The Seeker

A Meta-Cognitive Journal About Writing… Plus Other Stuff

Archive for August 2018

It Took 48 Years

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How often do you say that you don’t feel your age?  You don’t!  And why should you hide that feeling?  It’s grown difficult the past decade to recognize on sight people who are in your age range because you don’t feel you look like them physically (despite your grayed-out goatee), plus you can still run faster than you did when you were sixteen, plus you’re a high school teacher and it’s true what they say about the kids keeping you young.  If all that isn’t enough, you’ve never seen cause to stop doing some things you’ve done since you were a kid, like playing video games and watching your fair share of animated television shows.

Sadly, this feeling of not feeling your age has been shot in the ass in the last month.  Perhaps you should have paid closer mind to the consequences of hubris as conveyed in Classical Mythology.


It started with tuna salad.  You’ve got a damn good recipe (try it!).  But it makes too much for one person, so you usually give some away.  You didn’t last time.  You kept it around longer than you should, which you swear wasn’t that long, and bam!  Within two days, you had enough gas to inflate The Hindenburg (with potentially the same results).  That was followed by violent diarrhea.  Like Krakatoa, minus the lava.  The only good thing that came from this whole experience was learning a new definition of “uncomfortable.”  Some people might be thinking to themselves, “I already know what uncomfortable means…”.  They don’t.  Uncomfortable is when you’re leasing an Air BnB in Ann Arbor, Michigan before the food poisoning fully set in, and then the food poisoning fully sets in.  It arrived in a manner similar to the Uruk Hai arriving at Helm’s Deep.  And you weren’t staying in one of those private-access, private-entrance Air BnBs.  It was the spare bedroom in a young Asian doctor’s townhouse, down the hall from her master bedroom.  At 3:30am, you had to make the longest walk of your life fifteen feet down the hall and knock on her door and ask her to take you to the emergency room.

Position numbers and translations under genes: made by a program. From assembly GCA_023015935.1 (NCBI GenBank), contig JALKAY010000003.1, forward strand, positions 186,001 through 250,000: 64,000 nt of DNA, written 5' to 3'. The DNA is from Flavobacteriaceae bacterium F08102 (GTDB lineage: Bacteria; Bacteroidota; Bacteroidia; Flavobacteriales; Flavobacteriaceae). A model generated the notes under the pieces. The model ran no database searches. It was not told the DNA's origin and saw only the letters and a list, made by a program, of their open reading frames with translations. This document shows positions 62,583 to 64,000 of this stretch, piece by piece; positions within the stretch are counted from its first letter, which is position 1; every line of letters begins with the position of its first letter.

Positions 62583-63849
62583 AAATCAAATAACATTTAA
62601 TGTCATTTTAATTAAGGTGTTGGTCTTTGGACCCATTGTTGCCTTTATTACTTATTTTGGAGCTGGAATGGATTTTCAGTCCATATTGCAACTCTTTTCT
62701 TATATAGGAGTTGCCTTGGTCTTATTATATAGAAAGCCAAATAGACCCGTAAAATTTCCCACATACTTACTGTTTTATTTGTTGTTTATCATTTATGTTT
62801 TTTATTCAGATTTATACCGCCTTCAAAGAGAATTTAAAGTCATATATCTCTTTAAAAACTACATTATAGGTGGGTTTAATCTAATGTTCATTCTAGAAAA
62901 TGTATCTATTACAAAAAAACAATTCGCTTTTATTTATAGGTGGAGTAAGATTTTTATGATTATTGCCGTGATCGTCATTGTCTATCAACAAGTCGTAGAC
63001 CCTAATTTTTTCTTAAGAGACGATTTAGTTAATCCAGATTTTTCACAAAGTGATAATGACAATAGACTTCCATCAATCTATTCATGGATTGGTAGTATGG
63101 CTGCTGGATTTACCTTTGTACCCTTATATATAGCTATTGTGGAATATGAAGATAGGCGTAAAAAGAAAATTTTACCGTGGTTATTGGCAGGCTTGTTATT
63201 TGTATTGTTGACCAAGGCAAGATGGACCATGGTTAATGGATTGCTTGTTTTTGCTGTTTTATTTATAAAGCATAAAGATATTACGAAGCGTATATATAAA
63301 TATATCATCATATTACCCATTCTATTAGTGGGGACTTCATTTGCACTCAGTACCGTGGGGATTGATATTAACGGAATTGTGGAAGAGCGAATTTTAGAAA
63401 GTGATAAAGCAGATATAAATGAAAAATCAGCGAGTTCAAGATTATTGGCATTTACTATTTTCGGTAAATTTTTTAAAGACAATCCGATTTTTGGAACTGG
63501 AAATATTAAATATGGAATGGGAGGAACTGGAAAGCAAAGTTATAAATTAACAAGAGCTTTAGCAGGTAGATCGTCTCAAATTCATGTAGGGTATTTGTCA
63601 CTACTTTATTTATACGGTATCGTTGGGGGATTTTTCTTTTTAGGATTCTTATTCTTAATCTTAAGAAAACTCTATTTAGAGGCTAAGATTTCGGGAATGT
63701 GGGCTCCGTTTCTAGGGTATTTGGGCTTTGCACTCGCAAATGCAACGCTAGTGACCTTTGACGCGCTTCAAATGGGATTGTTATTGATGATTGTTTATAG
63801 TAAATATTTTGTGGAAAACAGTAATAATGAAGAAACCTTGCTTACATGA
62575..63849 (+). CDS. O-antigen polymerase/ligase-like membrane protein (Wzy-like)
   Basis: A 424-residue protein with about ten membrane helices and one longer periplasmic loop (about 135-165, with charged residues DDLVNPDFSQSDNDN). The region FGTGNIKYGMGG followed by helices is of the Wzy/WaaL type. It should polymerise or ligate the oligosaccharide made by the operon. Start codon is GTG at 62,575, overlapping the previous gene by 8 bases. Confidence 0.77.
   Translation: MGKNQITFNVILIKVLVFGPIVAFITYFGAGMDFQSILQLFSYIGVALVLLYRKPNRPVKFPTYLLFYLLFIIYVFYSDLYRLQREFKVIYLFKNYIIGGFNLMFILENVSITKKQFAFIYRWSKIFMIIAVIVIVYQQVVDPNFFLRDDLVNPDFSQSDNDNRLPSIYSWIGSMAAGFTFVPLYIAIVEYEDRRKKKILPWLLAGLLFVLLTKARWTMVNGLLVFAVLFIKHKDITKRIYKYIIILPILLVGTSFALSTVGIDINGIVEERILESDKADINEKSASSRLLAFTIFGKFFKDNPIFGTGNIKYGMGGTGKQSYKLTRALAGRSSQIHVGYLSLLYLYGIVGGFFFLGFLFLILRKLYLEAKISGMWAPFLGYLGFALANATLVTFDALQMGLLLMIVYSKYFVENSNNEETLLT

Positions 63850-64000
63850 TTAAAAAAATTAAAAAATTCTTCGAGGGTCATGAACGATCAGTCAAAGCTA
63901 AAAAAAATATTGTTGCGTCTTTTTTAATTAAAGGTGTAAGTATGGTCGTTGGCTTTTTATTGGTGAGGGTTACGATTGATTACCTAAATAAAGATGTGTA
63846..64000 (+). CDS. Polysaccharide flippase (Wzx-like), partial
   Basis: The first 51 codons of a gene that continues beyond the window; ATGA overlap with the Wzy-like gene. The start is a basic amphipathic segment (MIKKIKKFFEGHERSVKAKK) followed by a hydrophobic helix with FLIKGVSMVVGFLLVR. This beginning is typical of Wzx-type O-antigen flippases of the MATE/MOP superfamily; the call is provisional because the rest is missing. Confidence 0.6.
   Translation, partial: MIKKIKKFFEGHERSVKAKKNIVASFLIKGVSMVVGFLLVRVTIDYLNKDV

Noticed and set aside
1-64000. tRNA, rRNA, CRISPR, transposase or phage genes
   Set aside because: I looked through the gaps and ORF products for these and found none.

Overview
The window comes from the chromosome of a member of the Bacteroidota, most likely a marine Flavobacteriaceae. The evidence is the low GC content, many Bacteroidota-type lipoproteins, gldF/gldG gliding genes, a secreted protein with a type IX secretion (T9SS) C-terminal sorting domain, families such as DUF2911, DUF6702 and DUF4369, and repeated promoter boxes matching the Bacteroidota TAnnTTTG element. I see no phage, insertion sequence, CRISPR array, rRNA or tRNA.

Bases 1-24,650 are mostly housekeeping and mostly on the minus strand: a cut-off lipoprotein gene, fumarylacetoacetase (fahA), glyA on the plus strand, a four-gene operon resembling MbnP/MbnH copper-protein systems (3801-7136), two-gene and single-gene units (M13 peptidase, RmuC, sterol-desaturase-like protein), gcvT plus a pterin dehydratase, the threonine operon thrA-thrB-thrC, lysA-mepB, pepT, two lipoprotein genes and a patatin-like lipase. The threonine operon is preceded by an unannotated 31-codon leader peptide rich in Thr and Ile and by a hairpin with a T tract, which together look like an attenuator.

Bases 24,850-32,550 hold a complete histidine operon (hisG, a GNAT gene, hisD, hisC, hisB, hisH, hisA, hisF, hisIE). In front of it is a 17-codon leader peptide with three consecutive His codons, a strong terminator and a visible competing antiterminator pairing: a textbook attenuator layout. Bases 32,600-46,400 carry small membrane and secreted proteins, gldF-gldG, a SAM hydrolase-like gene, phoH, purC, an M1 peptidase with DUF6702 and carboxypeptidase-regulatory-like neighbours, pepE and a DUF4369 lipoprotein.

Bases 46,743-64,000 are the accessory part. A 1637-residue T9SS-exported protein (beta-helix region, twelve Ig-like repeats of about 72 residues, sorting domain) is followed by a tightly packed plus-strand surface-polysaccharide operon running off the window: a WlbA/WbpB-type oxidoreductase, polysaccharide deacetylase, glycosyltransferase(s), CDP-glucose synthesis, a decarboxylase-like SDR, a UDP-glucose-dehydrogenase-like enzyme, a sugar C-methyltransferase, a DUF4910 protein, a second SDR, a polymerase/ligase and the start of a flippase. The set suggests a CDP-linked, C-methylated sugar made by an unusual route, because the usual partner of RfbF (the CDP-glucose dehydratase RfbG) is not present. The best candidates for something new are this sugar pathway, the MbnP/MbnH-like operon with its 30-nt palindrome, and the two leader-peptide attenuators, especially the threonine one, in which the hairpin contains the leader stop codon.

Stories that start like that never end well unless the first line is “Dear Penthouse…”.

So you got a few bags of hydration at UM Hospital, laid low the next day, and still made it to the soccer match you were there for in the first place.  You even had enough pep in your step to tailgate and fully enjoy the experience.  But be careful, because, “…you’re still weak and dehydrated and blah blah blah,” said the ER doctor.  No problem.  You can chill and recover.  But for two weeks?  It turns out you were so gutted that the probiotics in your gut were blasted away with everything else.  So you can’t digest dairy.  Every time you had a big bowl of Honey-Nut Cheerios and a container of Chobani for breakfast, which is practically every other day, you were treated to an episode of The Return of Violent Diarrhea.  You can’t figure this out until you take the probiotics your regular doctor said to take, and cut out all dairy.  They probably told you this in the ER.  That was probably the “blah blah blah” part.  Great job listening, wiseass.